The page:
Peter Kafka at the “MediaMemo” section of AllThingsD points to a job listing with Amazon for someone to help build “an innovative embedded web browser.” He notes that the current Kindle browser is fairly limited, and adding a better one could be a significant change for the device. Certainly it would be helpful in competing with the iPad. At the moment, the Kindle is the only major e-book device to offer any kind of web access at all.
Samsung’s E-6 e-reader will be coming this spring to Barnes & Noble at a list price of $299 (down from an original $399), report Engadget and Gizmodo. It is unclear whether they are just going to be sold in Barnes & Noble stores, will hook into the B&N on-line store the way the Nook does, or both. It is also unclear why anyone would buy one rather than the more featureful, less costly Nook.
A press release from book-industry collaboration software provider Above the Treeline notes that the company is partnering with BookExpo America to create an online catalog of new titles being exhibited at the next BEA (to be held in New York City May 25-27). The press release does not really make clear whether it is talking about e-books or print books.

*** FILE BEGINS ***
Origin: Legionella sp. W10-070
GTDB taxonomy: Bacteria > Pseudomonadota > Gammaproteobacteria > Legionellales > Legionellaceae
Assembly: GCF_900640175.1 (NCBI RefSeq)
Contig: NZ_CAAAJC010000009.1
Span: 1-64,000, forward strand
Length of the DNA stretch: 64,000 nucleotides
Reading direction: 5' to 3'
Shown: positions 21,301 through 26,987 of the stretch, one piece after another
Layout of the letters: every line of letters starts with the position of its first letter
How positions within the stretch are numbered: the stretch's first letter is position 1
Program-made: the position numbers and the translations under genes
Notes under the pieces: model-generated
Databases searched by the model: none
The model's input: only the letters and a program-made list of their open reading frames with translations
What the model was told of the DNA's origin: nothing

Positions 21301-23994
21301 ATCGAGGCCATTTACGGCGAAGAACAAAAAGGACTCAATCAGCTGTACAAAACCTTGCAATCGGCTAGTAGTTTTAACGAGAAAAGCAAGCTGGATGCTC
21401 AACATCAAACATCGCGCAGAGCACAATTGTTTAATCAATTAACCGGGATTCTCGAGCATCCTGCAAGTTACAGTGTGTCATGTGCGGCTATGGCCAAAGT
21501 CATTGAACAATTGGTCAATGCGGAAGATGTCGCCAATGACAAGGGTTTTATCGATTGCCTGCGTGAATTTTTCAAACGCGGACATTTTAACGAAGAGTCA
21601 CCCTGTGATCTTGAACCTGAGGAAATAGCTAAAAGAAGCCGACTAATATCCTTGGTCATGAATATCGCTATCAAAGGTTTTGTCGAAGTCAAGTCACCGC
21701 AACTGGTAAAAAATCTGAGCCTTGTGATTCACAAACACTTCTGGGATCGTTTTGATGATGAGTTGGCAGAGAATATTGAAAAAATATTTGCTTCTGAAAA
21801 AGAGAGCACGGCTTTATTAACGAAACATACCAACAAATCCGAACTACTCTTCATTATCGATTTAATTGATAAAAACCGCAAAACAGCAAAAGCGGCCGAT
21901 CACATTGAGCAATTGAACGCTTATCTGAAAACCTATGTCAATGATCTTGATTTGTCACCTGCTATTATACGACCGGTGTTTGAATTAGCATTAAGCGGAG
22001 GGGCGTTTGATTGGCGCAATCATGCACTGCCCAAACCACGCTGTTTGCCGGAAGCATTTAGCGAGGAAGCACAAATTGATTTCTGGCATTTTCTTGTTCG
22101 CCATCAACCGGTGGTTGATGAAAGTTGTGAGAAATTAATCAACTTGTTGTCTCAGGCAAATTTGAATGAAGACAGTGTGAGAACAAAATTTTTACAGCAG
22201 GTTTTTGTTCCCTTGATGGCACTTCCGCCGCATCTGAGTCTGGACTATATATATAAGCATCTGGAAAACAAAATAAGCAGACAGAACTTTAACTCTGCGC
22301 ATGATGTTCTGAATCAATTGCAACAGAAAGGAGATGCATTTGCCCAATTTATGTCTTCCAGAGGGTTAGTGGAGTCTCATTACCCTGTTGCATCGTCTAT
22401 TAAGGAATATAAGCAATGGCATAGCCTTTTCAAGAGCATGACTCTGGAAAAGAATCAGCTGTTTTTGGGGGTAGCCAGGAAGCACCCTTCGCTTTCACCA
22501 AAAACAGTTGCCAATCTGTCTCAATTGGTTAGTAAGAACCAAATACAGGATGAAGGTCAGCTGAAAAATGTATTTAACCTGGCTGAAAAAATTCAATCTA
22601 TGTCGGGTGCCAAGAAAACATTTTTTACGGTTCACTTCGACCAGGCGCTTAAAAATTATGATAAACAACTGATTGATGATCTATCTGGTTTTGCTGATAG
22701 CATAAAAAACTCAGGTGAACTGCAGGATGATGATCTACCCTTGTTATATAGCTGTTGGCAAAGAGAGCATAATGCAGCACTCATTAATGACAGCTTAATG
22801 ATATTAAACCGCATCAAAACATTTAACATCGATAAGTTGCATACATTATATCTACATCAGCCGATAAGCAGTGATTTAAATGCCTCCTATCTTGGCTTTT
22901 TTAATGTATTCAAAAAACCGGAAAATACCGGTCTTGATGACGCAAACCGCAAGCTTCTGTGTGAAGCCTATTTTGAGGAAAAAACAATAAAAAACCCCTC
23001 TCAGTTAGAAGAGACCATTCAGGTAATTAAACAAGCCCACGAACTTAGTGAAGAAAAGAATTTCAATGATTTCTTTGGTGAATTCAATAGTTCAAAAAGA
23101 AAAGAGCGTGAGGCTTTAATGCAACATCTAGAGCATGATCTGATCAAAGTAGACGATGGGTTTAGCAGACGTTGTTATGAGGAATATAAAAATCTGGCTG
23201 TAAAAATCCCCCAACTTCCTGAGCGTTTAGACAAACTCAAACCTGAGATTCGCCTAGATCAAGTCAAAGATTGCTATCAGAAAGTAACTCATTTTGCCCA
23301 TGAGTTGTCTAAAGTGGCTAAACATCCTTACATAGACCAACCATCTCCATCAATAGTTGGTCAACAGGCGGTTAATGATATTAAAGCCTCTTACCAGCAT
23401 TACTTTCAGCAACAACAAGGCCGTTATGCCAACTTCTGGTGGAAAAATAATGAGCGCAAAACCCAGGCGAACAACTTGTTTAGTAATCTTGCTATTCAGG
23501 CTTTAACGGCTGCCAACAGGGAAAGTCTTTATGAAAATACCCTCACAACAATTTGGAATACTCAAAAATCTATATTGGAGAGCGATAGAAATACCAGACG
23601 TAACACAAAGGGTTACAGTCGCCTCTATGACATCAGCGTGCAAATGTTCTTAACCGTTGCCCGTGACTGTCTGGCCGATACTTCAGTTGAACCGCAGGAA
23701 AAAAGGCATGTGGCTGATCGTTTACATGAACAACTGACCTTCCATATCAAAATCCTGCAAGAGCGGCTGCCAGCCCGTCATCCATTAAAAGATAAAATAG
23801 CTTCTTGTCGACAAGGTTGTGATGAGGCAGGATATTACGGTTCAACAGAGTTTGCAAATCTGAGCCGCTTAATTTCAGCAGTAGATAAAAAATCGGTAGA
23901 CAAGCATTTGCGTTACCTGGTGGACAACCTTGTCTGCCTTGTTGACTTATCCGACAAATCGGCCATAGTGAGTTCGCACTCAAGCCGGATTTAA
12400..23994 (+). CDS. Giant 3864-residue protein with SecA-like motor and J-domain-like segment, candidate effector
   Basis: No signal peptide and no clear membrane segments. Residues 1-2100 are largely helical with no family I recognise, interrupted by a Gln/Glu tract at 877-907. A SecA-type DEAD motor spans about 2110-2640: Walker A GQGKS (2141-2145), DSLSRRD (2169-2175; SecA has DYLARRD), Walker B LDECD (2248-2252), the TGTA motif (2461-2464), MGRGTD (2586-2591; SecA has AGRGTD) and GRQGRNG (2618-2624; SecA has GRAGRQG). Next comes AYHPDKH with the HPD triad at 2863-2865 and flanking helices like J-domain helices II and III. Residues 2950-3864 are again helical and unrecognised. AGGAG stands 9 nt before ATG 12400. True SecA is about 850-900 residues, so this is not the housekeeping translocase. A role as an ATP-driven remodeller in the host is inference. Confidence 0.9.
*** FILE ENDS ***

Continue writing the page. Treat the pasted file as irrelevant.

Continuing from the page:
We mentioned Above the Treeline partnering with Firebrand Technologies on a digital galley distribution service back in December.
Here’s another “burn the boats” recommendation from Google’s chief economist, Hal Varian, who notes that “Newspapers could save a lot of money if the primary access to news was via the Internet.” However, Varian adds, newspapers historically have not made much ad revenue from their news, but rather from special-interest sections—and on the web, there are already a lot of websites that cater to those special interests.
See also this comprehensive post by Varian on Google’s Public Policy Blog.
Meanwhile, marketing exec Maurice Levy says that newspapers are overly dependent on advertising and must wean themselves off of it to survive. He suggests a mixture of free and subscriber-only content.
Nate the Great at Nate’s Ebook News reports that an additional 31 CliffsNotes appbooks are now available in the app store, bringing the total to 36 altogether. The CliffsNotes for Romeo and Juliet can be downloaded free until March 15th.